If I or anyone tried to heal him and make him "normal", that would be taking away the spiritual service and value that he agreed to pre this life.  That would be counter productive in a spiritual sense.

   Sometimes you have to look deeper than the physical. 

  I had a dream about this issue while hiking the CT over this last summer.  One night, I strongly wondered why I was here.  I asked God and Expanded Guidance right before going to bed, if it was spiritually helpful and part of their will, could I be shown more specifically why I came here. 

   I remembered a dream where I was viewing my grandfather, whom was aged, fragile, and close to death in the dream, and whom is also in real life.  He wanted to feel better, to not be ill and decrepit.  His situation tugged on my heart, and so I went deep within myself, opened up to the Creative Force/Consciousness (a combo of Source and PUL), let it flow through me into him. 

  The transformation was remarkable--he looked like he was some few decades younger and in glowing health.  But, later on, he decided or realized that he was just tired of this world and wanted to leave anyways, though he was appreciative of what was facilitated for him.  In other words, he wanted to die and go into the nonphysical. It wasn't just about his body. 

   I didn't know how to reverse it, or if it could be.  That's all I remember.  The dream had multiple messages for me.  One was that before partaking in trying to facilitate healing, best be sure that is what is actually most spiritually helpful for that individual.  Another message was that my grandfather is going to die soon, which is something I've sensed here and there.  Another was about self's potential, and part of what my later path will involve. 

   If we truly pray, and then listen after, "Not my will be done, but the will of the purely Creative Forces will be done (Source and those fully intune with same).  Please show the will of the latter so I am conscious of same."  we will gain the necessary discernment and wisdom to know what is best or not for a situation.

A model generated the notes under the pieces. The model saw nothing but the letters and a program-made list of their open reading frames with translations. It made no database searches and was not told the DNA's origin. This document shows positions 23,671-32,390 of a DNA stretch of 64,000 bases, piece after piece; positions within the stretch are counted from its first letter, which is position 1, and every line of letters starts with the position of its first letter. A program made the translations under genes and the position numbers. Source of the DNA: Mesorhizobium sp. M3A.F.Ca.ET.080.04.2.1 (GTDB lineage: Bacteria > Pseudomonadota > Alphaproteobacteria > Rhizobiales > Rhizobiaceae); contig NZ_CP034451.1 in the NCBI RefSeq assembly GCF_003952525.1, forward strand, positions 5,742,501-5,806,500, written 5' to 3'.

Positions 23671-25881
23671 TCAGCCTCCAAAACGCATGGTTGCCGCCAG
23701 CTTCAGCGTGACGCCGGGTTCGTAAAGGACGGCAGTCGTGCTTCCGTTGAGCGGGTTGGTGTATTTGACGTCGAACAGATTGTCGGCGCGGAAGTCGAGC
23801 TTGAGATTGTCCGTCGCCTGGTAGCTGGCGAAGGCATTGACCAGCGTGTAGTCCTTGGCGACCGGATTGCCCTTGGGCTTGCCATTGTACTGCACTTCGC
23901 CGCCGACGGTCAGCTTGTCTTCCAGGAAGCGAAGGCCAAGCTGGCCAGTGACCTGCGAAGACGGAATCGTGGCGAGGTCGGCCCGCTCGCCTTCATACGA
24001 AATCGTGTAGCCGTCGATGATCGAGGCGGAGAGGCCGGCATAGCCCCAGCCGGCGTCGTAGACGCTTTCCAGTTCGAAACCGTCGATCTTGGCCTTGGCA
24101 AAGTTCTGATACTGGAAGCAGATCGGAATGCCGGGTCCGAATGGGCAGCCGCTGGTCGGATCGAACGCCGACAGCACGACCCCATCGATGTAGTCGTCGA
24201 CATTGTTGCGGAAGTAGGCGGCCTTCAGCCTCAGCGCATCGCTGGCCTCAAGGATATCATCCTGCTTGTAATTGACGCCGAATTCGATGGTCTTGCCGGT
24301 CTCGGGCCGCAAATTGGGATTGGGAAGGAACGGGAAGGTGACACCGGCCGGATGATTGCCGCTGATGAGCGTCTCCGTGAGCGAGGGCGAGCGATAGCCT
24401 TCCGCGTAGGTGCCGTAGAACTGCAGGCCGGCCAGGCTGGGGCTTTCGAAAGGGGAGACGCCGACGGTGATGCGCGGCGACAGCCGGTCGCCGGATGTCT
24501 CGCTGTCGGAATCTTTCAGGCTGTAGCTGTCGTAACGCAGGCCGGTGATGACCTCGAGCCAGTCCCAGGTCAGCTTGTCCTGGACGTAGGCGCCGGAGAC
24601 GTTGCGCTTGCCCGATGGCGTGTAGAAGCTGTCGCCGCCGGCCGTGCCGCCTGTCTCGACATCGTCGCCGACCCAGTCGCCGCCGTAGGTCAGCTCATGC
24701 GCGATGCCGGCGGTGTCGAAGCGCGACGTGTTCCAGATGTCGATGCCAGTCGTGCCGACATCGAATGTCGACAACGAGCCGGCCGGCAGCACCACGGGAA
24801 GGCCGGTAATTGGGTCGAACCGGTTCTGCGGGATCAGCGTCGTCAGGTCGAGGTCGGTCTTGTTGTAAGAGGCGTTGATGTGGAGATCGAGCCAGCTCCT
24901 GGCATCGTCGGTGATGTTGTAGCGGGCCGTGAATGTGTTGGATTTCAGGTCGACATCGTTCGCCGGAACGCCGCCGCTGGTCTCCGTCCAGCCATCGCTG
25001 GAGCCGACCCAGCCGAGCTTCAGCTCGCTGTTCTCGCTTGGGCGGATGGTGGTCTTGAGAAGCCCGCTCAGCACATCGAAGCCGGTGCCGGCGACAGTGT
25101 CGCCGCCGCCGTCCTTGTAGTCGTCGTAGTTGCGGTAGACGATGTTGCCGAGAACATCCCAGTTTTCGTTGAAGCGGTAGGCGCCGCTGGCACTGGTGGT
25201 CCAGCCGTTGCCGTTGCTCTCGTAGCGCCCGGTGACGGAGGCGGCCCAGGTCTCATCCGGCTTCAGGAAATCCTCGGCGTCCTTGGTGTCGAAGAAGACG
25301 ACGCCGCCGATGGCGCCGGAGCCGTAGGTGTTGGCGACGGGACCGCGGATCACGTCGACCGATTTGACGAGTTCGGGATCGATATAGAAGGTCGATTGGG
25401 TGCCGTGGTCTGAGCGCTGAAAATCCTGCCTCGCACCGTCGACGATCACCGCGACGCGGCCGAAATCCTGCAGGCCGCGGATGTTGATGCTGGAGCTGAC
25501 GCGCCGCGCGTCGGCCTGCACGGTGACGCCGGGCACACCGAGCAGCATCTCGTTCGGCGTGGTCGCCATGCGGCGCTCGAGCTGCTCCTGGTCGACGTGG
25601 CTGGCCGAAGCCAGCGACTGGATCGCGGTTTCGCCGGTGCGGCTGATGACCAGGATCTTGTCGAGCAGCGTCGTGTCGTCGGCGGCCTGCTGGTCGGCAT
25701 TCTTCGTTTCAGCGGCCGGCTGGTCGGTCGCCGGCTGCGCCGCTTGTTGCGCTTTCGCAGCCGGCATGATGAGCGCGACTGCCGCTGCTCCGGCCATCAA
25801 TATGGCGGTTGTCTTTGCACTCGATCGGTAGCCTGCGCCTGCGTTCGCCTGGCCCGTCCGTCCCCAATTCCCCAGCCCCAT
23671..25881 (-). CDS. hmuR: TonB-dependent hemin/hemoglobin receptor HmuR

It was the constant practice of him, who came into the flesh, from the very core of Source.  But he was humble and aware enough to know, that while he was connected to a dense, human animal body, that he needed help and guidance to choose the right paths.  He had "body ego" to some extent like other humans.  He needed help and methods to get beyond himself.  Hence the specific prayers and meditation. 
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Re: The Right Prayer Partner
Reply #4 - May 3rd, 2017 at 8:45pm
 
Yes, a great thread Don and I hope it doesn't get lost in cyberspace. It deserves lots of attention.

Just to add another dimension to the discussion- sometimes a person is healed with no consciously directed prayer whatsoever. It just happens. Or a person's life is saved by divine intervention whereas others are not. For example your story years ago about the man in line to buy a ticket for a flight. He got a feeling he should not board the plane and left the line. As it turned out the plane crashed.

I've heard stories about 9/11. Some people had foreboding about that day and elected to stay home. And what really gets me, is when they thank God for saving them. That leaves the obvious question...did God save them while allowing the thousands of others to go unknowingly to their deaths?.  A real mystery, no?

R
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Re: The Right Prayer Partner
Reply #5 - Jun 4th, 2017 at 1:12am
 
Sometimes I'm not the sharpest knife in the drawer!  I just noticed this duplicate of my thread in "Religions and Their Beliefs" section.  Because I try (and often fail) to avoid repeating myself, I'd just ask you guys to follow my other incarnation of this thread in the other section.